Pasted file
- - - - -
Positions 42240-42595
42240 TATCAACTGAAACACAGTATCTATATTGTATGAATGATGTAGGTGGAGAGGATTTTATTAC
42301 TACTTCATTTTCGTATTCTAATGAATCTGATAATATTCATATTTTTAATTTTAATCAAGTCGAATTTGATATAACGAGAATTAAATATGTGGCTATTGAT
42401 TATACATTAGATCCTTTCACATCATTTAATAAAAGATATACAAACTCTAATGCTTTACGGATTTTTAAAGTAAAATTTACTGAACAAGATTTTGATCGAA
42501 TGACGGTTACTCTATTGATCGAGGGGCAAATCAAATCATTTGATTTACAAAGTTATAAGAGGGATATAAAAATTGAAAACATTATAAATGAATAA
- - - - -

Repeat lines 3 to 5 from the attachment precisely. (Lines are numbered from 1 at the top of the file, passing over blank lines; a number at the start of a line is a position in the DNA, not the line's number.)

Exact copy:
42301 TACTTCATTTTCGTATTCTAATGAATCTGATAATATTCATATTTTTAATTTTAATCAAGTCGAATTTGATATAACGAGAATTAAATATGTGGCTATTGAT
42401 TATACATTAGATCCTTTCACATCATTTAATAAAAGATATACAAACTCTAATGCTTTACGGATTTTTAAAGTAAAATTTACTGAACAAGATTTTGATCGAA
42501 TGACGGTTACTCTATTGATCGAGGGGCAAATCAAATCATTTGATTTACAAAGTTATAAGAGGGATATAAAAATTGAAAACATTATAAATGAATAA